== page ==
The Illusion of the American Frontier
From 03 November 2015 to 07 February 2016
Early booking is recommended
Following his marriage in Bordeaux in 1659, Caspar Netscher moved with his family to The Hague where he achieved notable success as a portraitist. Netscher, whose teachers included Gerard ter Borch, produced paintings of interiors and portraits, and a pair of figures in Utrecht is among his earliest known works in the latter genre. Like Ter Borch, Netscher preferred small formats for his compositions, into which he introduced lighter and more brilliant colours from the 1660s. From the late 1660s the artist focused more actively on portraiture, creating a format in which the figures, generally presented half-length, are set against backgrounds with gardens or landscapes illuminated with the evening light. His elegant figures, fine technique and the quality of his work made Netscher the most popular painter in The Hague.
These two canvases have the same provenance. Both were in the Coray-Stoop collection in Erlenbach-Zurich where they are recorded in 1923, and were auctioned with other works from that collection in Lucerne in 1925. They were then with the Frankfurt dealer L. M. Hackenbroch, in whose gallery they were exhibited in 1928, and were acquired from that gallery for the Thyssen-Bornemisza collection prior to the Munich exhibition in 1930, in which they were included. The purchase was approved by Hofstede de Groot, whose brief report only focused on the female portrait.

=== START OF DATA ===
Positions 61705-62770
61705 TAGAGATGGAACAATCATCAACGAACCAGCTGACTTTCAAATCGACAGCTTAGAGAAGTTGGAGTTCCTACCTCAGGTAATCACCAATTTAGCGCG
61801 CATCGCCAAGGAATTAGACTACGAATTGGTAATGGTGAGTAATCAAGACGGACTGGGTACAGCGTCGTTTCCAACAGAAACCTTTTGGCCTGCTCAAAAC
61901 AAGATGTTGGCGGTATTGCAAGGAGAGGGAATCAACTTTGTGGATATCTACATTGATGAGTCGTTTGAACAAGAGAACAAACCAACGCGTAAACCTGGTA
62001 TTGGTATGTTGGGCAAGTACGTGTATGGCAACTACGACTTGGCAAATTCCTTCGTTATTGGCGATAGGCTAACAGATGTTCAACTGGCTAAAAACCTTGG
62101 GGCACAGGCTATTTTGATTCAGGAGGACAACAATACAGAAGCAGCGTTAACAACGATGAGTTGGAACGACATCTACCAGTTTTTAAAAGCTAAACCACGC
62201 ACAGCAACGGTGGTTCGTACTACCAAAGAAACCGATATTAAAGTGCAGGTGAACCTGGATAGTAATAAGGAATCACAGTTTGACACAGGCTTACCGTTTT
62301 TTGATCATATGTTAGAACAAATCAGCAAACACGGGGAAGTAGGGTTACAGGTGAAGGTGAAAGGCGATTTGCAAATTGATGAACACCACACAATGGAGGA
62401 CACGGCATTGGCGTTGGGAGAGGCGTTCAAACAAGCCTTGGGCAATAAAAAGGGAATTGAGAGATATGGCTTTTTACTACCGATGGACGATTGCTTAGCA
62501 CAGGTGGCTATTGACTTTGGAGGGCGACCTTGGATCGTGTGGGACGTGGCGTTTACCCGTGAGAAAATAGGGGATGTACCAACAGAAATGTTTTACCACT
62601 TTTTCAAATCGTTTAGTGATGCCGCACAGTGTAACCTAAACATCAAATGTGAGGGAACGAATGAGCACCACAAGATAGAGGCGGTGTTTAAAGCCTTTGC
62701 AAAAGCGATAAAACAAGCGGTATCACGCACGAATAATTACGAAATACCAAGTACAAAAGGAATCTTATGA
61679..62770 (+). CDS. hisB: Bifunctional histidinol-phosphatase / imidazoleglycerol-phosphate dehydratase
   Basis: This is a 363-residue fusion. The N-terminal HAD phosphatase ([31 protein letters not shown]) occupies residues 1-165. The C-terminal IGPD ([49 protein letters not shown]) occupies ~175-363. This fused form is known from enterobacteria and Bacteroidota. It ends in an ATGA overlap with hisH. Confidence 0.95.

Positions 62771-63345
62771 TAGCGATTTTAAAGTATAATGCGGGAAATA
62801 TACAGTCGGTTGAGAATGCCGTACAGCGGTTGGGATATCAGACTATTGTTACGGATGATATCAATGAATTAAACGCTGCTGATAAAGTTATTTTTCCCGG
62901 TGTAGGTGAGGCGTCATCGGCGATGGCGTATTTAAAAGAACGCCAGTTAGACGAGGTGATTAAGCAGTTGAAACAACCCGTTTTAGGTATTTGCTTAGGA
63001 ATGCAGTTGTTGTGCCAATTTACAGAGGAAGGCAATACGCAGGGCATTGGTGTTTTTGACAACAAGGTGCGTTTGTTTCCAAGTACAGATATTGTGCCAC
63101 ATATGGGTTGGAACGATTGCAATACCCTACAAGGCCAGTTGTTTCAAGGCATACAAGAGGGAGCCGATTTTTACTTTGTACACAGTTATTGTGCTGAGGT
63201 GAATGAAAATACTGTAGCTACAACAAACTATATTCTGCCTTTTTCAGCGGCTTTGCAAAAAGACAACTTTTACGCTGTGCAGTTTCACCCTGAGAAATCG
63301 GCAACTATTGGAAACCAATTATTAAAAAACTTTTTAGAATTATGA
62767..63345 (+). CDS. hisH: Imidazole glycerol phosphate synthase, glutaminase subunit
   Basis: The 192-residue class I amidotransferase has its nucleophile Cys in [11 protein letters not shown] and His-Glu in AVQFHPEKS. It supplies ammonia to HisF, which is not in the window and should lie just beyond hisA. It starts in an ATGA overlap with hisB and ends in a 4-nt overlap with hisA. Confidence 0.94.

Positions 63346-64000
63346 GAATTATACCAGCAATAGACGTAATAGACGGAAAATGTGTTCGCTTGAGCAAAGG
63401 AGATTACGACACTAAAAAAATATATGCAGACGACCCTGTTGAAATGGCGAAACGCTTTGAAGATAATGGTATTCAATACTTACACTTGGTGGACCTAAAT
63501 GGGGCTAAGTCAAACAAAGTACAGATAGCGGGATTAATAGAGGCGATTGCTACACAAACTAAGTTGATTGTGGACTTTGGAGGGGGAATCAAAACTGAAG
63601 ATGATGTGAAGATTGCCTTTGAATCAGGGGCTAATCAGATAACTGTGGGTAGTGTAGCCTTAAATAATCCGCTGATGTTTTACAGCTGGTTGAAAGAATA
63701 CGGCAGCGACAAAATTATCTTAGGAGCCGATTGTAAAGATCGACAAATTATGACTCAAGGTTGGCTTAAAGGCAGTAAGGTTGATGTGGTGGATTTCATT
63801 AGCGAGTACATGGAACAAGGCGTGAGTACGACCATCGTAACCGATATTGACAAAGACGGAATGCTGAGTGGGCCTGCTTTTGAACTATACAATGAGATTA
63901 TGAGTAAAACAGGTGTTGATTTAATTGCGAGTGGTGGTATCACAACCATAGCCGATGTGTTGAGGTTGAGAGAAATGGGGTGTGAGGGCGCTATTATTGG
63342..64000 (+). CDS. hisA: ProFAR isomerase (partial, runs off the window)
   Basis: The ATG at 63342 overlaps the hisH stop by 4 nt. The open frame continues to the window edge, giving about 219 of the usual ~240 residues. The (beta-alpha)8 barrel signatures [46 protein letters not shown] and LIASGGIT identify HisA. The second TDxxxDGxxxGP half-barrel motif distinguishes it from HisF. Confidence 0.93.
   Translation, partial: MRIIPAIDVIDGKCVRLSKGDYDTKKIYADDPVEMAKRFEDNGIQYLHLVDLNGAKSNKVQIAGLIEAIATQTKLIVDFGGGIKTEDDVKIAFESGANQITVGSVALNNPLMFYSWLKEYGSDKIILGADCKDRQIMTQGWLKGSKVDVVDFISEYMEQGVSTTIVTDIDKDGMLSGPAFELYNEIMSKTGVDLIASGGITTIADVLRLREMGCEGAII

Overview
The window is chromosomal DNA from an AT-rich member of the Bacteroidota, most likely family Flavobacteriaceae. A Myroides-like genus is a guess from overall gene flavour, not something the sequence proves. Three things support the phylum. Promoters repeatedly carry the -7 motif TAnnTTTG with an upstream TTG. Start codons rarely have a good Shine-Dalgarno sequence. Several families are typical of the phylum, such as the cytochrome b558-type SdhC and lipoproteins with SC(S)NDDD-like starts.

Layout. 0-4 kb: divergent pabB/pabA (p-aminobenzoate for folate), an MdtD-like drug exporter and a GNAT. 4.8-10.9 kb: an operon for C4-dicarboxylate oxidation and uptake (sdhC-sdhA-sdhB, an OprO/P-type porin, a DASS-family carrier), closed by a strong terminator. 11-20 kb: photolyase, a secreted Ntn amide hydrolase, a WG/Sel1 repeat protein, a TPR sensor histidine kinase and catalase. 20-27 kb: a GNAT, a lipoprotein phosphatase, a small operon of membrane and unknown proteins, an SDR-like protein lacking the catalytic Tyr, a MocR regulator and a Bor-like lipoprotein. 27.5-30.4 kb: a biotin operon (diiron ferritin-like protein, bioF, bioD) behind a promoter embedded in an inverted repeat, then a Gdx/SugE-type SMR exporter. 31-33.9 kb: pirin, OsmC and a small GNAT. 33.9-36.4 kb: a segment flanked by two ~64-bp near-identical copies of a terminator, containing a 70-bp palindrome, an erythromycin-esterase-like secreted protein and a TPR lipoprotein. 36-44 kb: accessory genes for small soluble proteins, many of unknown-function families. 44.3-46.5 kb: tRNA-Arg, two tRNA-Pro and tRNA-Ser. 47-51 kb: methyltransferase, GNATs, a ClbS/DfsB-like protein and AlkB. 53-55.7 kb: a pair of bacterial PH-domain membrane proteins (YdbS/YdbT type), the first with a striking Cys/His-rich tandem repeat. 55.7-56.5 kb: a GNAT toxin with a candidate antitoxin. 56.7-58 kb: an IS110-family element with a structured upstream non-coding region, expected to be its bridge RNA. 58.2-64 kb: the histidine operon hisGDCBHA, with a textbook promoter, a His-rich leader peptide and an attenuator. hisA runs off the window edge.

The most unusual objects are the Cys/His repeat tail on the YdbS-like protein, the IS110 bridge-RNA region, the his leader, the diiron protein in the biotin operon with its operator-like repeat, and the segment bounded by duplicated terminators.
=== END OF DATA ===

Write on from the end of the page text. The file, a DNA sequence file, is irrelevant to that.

The paintings have been included in the Collection’s catalogues as a pair and both have been considered autograph works by Netscher. However, only the canvas of the woman is signed and dated, for which reason the portrait of the man was the subject of an in-depth study whose results did not reveal any traces of a date or signature. This fact, combined with the poor condition of the painting, particularly the man’s head, led Gaskell to doubt the attribution. As he noted, the large number of commissions that Netscher received encouraged him to rely on studio assistants who included his three sons, of which the best documented is Constantijn.
Both figures conform to the type of presentation that made Netscher such a fashionable portraitist. Particularly notable are the settings and backgrounds that he used in his portraits, which involve sumptuous curtains and hangings or which, as here, take the form of landscapes. The gestures, the richness of the clothes and the woman’s jewels suggest that these sitters belonged to the wealthy, fashionably dressed classes, indicated by the man’s long wig and the French details of his dress. In his monograph on Netscher, Wieseman included these two canvases as workshop productions.